Volunteering on organic farms catches on as a new travel experience
Thirty-year-old Sylvain Tuffet introduces himself as an “ice-cream waala”. He has been travelling across India for over two months now, but is not your regular gora tracking the Lonely Planet list of must-see destinations, neither is he your soul-searching hippie “tripping” at cafes in old Manali. Instead he roughs it out for five to six hours a day, weeding fields or reaping crops at organic farms. And usually, in return for his labour the host farms provide for his food and lodging.
Tuffet, who sells organic ice-creams – with ingredients like sugar, fruit and cream produced without the use of fertilisers or pesticides – in France, is among the many “wwoofers” who come to India to volunteer on organic and bio-dynamic farms.
“Wwoof”, or World Wide Opportunities on Organic Farms, is a network of organic farms, small holdings and gardeners that welcome volunteers to live with them. Volunteers typically stay for a month and get a hands-on experience of farming and organic production. In return for their help, the host farms provide board.
Wwoof originally stood for “Working Weekends on Organic Farms” and was started in England in 1971 by Sue Coppard with the aim of providing city dwellers a getaway in the countryside, while promoting the organic farming movement. The idea soon became popular with backpackers and now more than 50 countries across the globe have their autonomous wwoofing networks. Tuffet who has wwoofed in Saharia Organic Amla Farm near Jaipur, thinks it’s a great concept. “I have wwoofed in Nepal, Ecuador and France, and think its great way of meeting people apart from being an economical way of travelling,” he says.
The wwoof network in India was founded in 2007 by Harish Tiwari, who works with an Uttarakhand-based NGO called Sevak. A consultant in organic agriculture, Tiwari says, “With just a few hosts to begin with, we now have almost 200 farms across 16 states listed with us.”
The farms are spread across Karnataka, Kerala, Himachal Pradesh, Uttarakhand, Madhya Pradesh and Jammu & Kashmir. “Some of the farms are certified organic, but we also welcome small farmers, who cannot afford the process of certification. We usually conduct an interview with them on the organic practices they implement,” he says. Farms have to pay a fee of Rs 500 to be listed as a host. However, small and marginal farms (below five acres) need not pay.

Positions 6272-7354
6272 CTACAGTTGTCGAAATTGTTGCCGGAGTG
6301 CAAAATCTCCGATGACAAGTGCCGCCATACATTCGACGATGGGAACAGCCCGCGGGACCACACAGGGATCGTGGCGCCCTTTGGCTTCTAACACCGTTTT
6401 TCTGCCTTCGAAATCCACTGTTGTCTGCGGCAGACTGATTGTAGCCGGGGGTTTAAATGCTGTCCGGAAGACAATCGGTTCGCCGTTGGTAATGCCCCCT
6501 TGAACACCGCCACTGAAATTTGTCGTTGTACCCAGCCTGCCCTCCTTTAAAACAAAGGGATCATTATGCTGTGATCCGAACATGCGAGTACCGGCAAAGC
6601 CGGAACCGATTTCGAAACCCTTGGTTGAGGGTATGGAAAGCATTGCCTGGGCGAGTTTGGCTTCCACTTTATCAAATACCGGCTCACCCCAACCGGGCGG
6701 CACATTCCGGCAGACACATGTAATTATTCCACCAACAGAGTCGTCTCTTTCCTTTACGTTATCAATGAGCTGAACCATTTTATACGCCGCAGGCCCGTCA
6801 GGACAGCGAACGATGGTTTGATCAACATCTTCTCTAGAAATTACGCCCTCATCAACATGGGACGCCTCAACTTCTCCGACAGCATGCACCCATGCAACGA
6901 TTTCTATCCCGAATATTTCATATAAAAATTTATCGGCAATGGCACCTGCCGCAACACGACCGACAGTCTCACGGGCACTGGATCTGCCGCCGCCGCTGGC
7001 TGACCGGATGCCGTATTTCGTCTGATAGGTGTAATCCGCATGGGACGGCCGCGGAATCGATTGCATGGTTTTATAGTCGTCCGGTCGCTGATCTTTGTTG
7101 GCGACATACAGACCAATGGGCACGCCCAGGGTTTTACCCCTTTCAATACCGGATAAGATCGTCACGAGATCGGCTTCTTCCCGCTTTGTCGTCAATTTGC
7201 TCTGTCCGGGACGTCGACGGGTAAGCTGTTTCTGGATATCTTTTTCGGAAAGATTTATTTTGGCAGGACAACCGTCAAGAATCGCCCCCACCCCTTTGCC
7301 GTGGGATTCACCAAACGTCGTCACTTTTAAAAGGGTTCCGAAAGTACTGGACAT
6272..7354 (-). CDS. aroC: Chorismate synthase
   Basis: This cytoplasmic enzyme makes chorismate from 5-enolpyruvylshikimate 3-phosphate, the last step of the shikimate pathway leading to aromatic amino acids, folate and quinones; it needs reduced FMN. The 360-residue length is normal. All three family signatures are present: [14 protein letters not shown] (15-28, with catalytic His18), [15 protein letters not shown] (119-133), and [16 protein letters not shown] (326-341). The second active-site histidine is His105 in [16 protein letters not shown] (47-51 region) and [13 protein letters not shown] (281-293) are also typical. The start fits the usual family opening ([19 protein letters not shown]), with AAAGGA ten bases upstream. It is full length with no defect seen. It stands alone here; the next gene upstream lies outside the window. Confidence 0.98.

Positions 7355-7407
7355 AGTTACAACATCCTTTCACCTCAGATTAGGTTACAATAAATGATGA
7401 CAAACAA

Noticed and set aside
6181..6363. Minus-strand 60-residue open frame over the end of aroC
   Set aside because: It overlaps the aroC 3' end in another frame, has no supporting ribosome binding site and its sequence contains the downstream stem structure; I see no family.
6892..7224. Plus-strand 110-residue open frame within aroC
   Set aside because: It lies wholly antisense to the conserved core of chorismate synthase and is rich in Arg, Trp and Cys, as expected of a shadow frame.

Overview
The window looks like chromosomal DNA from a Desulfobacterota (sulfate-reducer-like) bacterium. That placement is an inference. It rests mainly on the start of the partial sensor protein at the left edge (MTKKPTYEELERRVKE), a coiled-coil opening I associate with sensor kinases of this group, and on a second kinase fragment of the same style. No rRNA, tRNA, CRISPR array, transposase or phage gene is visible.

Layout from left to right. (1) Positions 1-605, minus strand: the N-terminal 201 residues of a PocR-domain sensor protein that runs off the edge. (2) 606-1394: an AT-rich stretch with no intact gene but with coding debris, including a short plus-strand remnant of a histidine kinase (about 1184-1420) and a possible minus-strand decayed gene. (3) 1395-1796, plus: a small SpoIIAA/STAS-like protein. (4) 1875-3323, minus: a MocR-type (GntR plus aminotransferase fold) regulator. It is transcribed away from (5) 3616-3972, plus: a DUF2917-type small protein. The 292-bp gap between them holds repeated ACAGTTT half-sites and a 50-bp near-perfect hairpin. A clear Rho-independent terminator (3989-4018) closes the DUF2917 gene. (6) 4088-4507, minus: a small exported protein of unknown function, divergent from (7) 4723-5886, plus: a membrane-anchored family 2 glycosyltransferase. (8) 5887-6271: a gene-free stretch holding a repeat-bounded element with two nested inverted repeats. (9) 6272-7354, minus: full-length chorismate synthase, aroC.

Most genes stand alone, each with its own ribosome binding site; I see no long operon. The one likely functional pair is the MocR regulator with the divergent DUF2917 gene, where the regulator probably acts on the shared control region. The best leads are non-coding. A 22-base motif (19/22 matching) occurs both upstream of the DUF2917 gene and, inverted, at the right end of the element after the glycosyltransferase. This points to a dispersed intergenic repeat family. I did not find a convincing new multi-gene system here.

Volunteers pay an annual fee to the wwoof organisation of a country (in India it’s $25 for foreign citizens and Rs 1,125 for Indians). The subscription comes with a booklet with a list of organic farms volunteers can chose from. Even as wwoofing has become a popular way for discerning travellers to see countries, its aim is to generate an understanding of sustainable agricultural practices. Nicole Klein, who has wwoofed in France and is currently volunteering with Navdanya, environmental activist Vandana Shiva’s NGO, says, “For a city-dweller, working on land helps you get ‘closer to your plate’ and understand what goes into the food you eat everyday. It’s an enriching experience.”
The popularity of the idea is reflected in the numbers. “From just 10 to 15 wwoofers in the peak season, we now get almost 40 to 50 in a month during winter,” says Tiwari. Most of the volunteers are from France, Canada and the US and help with activities ranging from making compost to weeding to harvesting.
Although only ten per cent of the wwoofers are Indians, the idea is catching on with them too. Take, for instance, Mahesh Margabandhu (35) who left his job as a software engineer in TCS to wwoof along with his wife. He is currently in a farm called Sadhana Forest, 6 km north of Pondicherry. “I have always wanted to farm and travel, this is a great way of combining the two,” he says.
Host farms, too, are more than happy to have volunteers as it helps them cut their labour costs. Karen Uppendahl, who works for the NGO Saha Astitva Foundation, which is working at restoring infertile tribal land in Ganeshpuri near Mumbai, says, “We have a small farm. We haven’t gone into producing organic food for commercial purposes yet, hence the help we get from wwoofers is very important for us in managing costs,” she says. And many times it’s not just farming but other skills that come in handy for small farms. The foundation, for example, is currently hosting a wwoofer from Slovania, who is a theatre set designer. “With his experience he helped us make eco-constructions like bamboo platforms in paddy fields,” says Uppendahl.
Some small farms that can’t afford to host volunteers for a long time charge a nominal fee. “Depending on their financial situation and skills, we ask wwoofers to contribute between Rs 100 to Rs 200 a day for food,” says Uppendahl. Most are happy to give the money, “I’d rather give money to farmers working on the land than a middleman,” says Tuffet.
The wwoof network in India earns a revenue of around Rs 60,000 a month in peak season from the subscription fees, which is used to maintain and develop the network. “We recently bought five acres of land in Khajuraho to make a wwoofers retreat, where volunteers can come and share their experiences. Working on the farms is not easy and is not your typical vacation, this retreat is for volunteers to relax and unwind after all the toiling,” says Tiwari.